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‘That Srebrenica never happens again’. Throughout we emphasised that the world must strive to prevent such acts of violence. We paid our respects, on the tenth anniversary of the 7/7 bombings in London, to all victims of terror including the three Irish people who died in the recent attack in Tunisia. We remembered Syria – a place which has become more forsaken today than Bosnia was in the nineties.

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No words can ease the pain of those whose dear ones were slaughtered when the promise of international protection was broken. Nevertheless, we can’t forget their loss. In 1995, the screams of Srebrenica were ignored. It may be two decades too late, but at least now, by officially marking the anniversary of the Srebrenica genocide, Ireland is atoning in some way for its past silence. After our event, one of the Bosnian women told me, ‘we’ve waited twenty years for this’. She was right.

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In addition to the Irish government’s announcement on 7 July, the cross-party Joint Foreign Affairs Committee which, as a result of our call, had raised and discussed the commemoration of Srebrenica, issued this further statement on 8 July:

The Oireachtas Joint Committee on Foreign Affairs and Trade this morning marked the 20th anniversary of the Srebrenica genocide. The killing of 8,000 Bosnian men and boys in July 1995 was one of the darkest days of the terrible conflict that engulfed the former Yugoslavia.

Noting that this was one of the worst atrocities to take place in Europe since the Second World War, and the failure of the international community to prevent the genocide, the Committee reaffirmed support for the international efforts to bring to justice those responsible. The Committee stands with members of the Bosnian community in Ireland in remembering those killed, and acknowledges the loss of their families and loved ones.

The Committee supports Ireland’s commitment to a European perspective for Bosnia and Herzegovina, along with the other countries of the Western Balkans. The Committee encourages those countries to continue implementing the democratic, political and economic reforms that will advance them on their respective European paths.

The official ceremony of commemoration takes place in Srebrenica on 11 July, and Ireland will be represented by Ireland’s Ambassador to Bosnia and Herzegovina Mr. Patrick Kelly.”

The Committee’s tribute to the Bosnian community in Ireland – whose members have survived Srebrenica, the siege of Sarajevo, death-camps and other horrific forms of torture – is indeed appropriate. We hope that these statements will strengthen our efforts to keep the memory of Srebrenica alive in Ireland.

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ACKNOWLEDGEMENTS
Thank you to:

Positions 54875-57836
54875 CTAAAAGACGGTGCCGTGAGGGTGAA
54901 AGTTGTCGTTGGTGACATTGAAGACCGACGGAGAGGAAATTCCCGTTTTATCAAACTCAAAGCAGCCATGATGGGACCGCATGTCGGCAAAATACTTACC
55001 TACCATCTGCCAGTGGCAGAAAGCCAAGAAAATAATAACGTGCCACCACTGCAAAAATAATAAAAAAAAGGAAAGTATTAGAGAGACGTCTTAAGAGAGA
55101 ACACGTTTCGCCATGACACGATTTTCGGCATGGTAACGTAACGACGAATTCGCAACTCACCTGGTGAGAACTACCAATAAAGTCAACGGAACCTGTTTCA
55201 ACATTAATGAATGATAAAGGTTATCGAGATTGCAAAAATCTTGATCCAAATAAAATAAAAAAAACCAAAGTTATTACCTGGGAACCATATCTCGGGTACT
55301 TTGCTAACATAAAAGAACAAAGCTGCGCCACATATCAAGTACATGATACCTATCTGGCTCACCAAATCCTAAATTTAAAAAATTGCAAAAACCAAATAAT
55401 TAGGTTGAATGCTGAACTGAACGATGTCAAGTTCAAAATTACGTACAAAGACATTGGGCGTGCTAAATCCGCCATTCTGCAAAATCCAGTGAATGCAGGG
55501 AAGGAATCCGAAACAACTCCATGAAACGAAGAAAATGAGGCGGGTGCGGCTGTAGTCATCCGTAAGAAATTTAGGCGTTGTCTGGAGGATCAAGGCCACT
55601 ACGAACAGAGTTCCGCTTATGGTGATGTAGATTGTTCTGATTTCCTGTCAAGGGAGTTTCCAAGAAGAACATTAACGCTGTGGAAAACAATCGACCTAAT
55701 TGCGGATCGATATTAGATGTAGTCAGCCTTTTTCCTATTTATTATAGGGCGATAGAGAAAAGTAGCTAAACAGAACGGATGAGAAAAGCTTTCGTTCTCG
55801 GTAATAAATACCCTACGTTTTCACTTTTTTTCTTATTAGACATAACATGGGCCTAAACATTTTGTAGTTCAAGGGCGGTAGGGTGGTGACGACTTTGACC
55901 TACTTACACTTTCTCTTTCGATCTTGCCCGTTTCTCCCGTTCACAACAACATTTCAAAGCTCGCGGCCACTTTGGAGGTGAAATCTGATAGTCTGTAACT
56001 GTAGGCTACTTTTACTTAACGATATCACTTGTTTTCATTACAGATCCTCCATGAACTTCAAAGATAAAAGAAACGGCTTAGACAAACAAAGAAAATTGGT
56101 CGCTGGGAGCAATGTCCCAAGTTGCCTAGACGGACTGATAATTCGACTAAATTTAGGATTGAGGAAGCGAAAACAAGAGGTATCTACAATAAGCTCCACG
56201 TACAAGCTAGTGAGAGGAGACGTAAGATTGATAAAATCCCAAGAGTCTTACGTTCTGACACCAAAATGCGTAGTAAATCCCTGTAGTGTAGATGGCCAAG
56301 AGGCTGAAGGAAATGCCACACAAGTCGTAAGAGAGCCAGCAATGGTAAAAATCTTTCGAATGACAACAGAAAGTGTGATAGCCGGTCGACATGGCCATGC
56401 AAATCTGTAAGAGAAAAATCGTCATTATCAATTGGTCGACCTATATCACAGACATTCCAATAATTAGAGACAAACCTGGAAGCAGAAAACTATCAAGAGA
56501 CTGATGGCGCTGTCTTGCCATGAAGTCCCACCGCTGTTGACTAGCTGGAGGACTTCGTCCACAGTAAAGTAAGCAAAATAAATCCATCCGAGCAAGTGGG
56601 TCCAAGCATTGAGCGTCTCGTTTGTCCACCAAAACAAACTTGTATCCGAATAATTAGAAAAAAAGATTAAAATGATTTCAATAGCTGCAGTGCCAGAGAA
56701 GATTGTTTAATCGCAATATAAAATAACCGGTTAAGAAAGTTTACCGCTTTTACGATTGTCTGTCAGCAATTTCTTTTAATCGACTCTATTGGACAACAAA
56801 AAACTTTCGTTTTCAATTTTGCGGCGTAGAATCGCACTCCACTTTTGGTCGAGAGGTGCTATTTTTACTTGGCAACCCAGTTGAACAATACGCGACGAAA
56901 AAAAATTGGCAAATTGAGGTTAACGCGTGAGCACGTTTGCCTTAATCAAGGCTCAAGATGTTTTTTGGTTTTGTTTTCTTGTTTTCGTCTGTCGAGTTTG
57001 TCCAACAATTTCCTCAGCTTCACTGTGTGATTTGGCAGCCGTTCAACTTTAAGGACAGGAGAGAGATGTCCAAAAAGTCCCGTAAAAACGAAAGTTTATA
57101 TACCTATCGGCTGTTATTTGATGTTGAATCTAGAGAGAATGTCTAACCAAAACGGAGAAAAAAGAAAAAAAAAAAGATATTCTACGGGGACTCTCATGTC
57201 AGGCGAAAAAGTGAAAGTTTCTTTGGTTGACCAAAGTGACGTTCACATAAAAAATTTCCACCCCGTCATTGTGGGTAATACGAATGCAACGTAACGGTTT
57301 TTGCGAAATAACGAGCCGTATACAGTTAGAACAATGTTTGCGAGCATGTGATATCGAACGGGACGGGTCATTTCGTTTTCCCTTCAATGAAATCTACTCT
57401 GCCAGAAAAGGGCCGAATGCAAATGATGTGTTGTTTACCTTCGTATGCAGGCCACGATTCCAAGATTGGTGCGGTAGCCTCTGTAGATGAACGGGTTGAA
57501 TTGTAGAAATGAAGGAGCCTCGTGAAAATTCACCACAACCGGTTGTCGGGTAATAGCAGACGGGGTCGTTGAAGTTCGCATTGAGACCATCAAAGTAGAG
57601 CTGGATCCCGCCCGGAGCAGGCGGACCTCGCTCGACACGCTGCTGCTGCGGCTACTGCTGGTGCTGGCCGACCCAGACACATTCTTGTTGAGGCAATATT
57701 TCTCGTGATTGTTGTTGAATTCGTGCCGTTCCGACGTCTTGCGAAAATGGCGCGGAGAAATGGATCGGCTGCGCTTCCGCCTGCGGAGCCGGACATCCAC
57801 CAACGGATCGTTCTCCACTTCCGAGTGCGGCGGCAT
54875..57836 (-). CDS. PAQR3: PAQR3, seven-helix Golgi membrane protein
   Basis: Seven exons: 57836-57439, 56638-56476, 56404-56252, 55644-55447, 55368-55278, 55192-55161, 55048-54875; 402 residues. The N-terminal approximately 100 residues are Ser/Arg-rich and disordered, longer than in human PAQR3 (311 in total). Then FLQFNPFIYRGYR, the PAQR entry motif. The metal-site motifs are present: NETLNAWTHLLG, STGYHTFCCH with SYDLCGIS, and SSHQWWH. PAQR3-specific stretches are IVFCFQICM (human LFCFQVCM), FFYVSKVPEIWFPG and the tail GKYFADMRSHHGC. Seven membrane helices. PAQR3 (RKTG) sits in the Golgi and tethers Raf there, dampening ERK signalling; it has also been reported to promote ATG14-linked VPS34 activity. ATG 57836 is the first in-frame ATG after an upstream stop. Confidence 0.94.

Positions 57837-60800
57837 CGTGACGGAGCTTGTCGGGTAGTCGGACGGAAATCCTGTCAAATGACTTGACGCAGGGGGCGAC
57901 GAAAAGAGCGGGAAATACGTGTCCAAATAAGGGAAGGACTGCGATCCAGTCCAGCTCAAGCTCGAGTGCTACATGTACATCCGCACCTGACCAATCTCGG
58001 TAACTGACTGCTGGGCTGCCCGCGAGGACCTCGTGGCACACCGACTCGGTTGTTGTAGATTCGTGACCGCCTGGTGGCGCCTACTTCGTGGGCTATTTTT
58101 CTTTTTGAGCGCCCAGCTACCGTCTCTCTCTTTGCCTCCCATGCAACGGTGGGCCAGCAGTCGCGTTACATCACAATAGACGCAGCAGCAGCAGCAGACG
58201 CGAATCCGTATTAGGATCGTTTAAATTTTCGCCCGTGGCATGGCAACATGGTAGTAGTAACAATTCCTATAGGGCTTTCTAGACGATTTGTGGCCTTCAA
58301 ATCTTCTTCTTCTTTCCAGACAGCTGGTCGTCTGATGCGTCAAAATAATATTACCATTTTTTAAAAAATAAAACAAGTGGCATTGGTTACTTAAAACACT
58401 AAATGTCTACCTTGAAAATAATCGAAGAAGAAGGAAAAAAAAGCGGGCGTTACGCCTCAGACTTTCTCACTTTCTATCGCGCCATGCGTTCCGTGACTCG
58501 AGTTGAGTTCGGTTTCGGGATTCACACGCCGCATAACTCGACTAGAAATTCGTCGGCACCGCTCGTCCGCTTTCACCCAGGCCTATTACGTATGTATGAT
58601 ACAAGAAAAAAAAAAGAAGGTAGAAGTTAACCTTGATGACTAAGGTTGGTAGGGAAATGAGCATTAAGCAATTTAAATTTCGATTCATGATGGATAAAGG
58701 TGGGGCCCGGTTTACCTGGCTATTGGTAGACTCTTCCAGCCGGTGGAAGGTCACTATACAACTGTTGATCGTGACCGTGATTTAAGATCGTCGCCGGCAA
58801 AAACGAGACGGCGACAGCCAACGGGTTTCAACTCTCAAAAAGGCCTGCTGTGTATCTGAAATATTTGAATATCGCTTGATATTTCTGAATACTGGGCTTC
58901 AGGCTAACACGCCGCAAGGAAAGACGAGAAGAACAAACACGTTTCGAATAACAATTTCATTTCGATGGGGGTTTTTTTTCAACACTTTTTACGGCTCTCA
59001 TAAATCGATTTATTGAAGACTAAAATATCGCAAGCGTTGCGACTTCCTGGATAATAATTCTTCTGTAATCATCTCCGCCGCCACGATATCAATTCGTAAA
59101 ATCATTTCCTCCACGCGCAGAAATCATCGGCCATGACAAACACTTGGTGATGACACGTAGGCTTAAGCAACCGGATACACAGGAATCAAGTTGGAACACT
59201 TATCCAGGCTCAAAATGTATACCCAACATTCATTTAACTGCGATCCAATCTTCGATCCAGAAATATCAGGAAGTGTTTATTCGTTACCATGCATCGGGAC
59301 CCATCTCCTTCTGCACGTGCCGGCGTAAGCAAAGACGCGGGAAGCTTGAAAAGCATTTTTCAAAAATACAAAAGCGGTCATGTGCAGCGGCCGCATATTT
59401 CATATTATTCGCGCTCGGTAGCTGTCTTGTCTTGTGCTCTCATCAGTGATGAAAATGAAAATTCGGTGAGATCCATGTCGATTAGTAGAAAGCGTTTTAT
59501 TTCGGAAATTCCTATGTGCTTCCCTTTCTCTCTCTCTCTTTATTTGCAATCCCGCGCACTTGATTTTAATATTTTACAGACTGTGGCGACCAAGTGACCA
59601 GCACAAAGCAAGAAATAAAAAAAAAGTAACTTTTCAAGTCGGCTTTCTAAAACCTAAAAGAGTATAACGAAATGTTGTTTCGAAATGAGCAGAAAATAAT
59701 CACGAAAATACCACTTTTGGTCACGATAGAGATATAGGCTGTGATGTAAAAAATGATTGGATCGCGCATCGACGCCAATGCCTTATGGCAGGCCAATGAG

• The many politicians who read and responded to our postcard appeal, who corresponded with us and asked parliamentary questions to the Minister of Foreign Affairs
  • The members of the Joint Committee on Foreign Affairs who were particularly active in relation to Srebrenica
  • The Senators who spoke on this issue in the Seanad
  • All at the Department of Foreign Affairs who took an interest in Srebrenica
  • The members of the Oireachtas who attended our gathering of remembrance
  • The Tánaiste for taking the time to meet us
  • The journalists who covered this story (please see media links below)
  • The Northern Ireland Inter-Faith Forum and everyone involved in the commemoration of Srebrenica in Belfast
  • Remembering Srebrenica UK for their support

Above all, hvala puno to:

  • The members of the Bosnian community in Ireland who came to the memorial event and spread word about it
  • The three speakers from the Bosnian community who made such an impact at our gathering
  • The wonderful poster designer (and one of the three speakers above) who also contributed so much to organising this event
  • The one-woman powerhouse and human rights activist extraordinaire who founded Ireland Action for Bosnia in the 1990s and is a tireless supporter of the Bosnian community
  • All our friends who braved the stormy conditions to commemorate Srebrenica
  • Anyone else I’ve inadvertently forgotten while writing this at 4am (the norm in recent weeks)
  • My Bosnian-Irish offspring who now accept that mealtimes are very movable feasts (i.e. in between emails)
  • The Bosnian I live with

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And huge thanks to all of YOU who contacted your TDs/Senators or shared information about our appeal. Or even just read a little about Srebrenica… And remembered.

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Media links:

“We owe these victims, we are their voices now”. TodayFM News, 7/7/15:
Irish Bosnian community commemorates Srebrenica genocide. Newstalk, 7/7/15:
Srebrenica genocide remembered 20 years on. The Irish Examiner, 7/7/15:
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Austerity – tearing the spirit

‘It’s the death of hope that gets you,’ she said. ‘You try to keep on going. But in the end… there’s nothing.’

Her words are clipped, her tone self-critical. She’s to blame. Because, this time, she can’t come up with a solution. It started with the finances. Now it’s swallowed her whole… eroding her integrity, her family. Reducing her to bills and bank statements she’s afraid to open. Figures misrepresent the full story.

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Months waste into years. Stable employment? No chance. Only short-term projects that demand intense attention, then fizzle to zero. The contemporary curse of ‘casualisation’… Build up your portfolio – take on as much you can, for the least remuneration. A lot of her work is unpaid. To retain her ‘professional profile’ – whatever that is. She’s burning out in the process. But, of course, the worker has always been expendable. Today’s business ethos shows little change from that which underpinned the Dublin Lockout of 1913. Connolly and Larkin must turn in their Commie graves at its centenary celebrations. Or maybe they’ll have the last laugh… at market forces devouring the neoliberal masses.